By: Molly M.
In high school, many of us were given the chance to start making choices in regard to what classes we would be taking and when. For me, and probably many of you, phys. ed. class was one of these choices. I had the choice to sign up for an all girls class or a coed class. For me, this was a no brainer- all girls. Why? All my friends were doing it and everyone talked about how much fun it would be. That’s all I needed to hear. I wasn’t concerned about what exactly we would be doing in the class or how it would be different than the coed class. A lot of other girls took the class with the understanding it would be ‘easier’ than the class with the boys.
In retrospect, I question why the option even existed. We didn’t have a choice to take gender segregated biology or math class, so why phys. ed? I think there are a number of ways to look at this. On one hand, it could be argued that giving young girls, who are already self-conscious and unsure of themselves, a safer environment to experiment and learn skills for sports might give them the confidence to continue with sport throughout their lives. Another way of looking at this might be that this segregation only gives the girls negative perceptions of their own abilities. They may believe that they cannot play the same types of sports that their male counterparts can, or as well.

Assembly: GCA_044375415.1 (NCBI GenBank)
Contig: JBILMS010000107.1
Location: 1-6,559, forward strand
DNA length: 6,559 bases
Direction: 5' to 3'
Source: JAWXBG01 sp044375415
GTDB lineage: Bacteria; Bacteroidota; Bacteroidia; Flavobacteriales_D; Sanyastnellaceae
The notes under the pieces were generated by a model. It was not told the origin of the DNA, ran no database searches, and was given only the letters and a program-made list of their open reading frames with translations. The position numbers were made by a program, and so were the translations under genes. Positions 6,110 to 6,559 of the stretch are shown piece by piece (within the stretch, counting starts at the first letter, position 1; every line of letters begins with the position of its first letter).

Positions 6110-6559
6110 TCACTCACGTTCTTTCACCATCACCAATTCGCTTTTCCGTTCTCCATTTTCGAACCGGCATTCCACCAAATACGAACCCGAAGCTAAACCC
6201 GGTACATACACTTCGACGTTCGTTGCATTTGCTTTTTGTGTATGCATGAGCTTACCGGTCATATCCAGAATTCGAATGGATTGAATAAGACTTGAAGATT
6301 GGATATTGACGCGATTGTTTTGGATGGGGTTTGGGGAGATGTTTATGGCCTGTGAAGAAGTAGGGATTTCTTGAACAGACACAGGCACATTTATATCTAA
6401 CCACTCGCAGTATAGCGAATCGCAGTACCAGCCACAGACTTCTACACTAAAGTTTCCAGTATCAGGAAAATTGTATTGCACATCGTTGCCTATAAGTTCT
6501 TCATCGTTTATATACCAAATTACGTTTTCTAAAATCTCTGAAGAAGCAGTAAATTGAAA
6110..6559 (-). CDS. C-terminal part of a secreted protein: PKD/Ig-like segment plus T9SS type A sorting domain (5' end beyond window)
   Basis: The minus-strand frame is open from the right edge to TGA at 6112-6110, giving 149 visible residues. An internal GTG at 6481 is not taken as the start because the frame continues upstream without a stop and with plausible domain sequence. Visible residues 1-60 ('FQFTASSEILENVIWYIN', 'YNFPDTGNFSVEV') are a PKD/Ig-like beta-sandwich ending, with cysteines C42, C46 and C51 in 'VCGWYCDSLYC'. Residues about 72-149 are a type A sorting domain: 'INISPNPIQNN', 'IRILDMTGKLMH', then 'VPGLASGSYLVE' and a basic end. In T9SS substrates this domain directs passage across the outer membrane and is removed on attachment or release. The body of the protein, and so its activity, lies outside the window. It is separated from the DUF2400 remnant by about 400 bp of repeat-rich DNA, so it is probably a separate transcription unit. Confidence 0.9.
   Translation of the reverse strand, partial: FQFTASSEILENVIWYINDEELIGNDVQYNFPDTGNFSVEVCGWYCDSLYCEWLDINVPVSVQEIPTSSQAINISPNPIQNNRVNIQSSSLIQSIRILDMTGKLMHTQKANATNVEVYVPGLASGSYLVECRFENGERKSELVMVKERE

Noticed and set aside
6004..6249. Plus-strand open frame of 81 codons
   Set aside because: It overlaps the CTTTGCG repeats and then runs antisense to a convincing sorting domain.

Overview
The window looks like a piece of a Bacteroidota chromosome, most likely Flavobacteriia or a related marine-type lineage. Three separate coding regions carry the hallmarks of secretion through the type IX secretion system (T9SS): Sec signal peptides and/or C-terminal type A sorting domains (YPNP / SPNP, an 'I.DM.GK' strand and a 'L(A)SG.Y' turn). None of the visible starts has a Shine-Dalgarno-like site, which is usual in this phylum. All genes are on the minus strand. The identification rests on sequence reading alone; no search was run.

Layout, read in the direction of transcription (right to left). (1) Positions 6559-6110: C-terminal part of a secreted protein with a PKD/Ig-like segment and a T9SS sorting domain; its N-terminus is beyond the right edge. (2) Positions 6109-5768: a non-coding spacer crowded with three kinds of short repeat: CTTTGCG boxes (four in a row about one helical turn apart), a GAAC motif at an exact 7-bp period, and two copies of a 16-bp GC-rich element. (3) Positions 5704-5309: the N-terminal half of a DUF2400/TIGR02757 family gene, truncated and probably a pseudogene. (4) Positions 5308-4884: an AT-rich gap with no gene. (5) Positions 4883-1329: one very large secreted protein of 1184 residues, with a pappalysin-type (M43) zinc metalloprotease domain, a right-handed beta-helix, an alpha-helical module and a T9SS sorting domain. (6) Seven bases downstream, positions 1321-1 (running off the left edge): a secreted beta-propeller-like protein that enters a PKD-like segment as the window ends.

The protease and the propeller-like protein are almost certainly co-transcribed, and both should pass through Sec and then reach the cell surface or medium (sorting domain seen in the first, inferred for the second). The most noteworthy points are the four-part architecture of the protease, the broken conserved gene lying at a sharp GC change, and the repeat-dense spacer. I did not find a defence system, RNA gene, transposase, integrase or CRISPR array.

Research actually shows a number of significant differences between all boys and all girls classes. According the study ‘Physical Activity in High School Physical Education: Impact of Lesson Context & Class Gender Composition,’ classes made up of only male students showed much higher levels of vigorous physical activity than in the classes of only females. The boys spent about 21.9% of the class in a state of vigorous physical activity while the girls only spent 12.9% of their time in this state. Boys also spent much of their class time actually engaging in game play compared to girls. Some of the explanations for these gaps include the nature of the activities and the teachers. It has been suggested that in order to combat this, teachers need more professional development in order to understand the different interests that male and female students might have.
It seems that although there may be some legitimate reasons young girls may benefit from gender specific classes, there are also some serious drawbacks. What do you think about this? Should we continue on with separate classes or push for coed classes? What is best for everyone?
Smith, N.J., Lounsbery, M.A., & McKenzie, T.L. (2014). Physical Activity in High School Physical Education: Impact of Lesson Context & Class Gender Composition. Journal of Physical Activity and Health, 11(1), 127-135.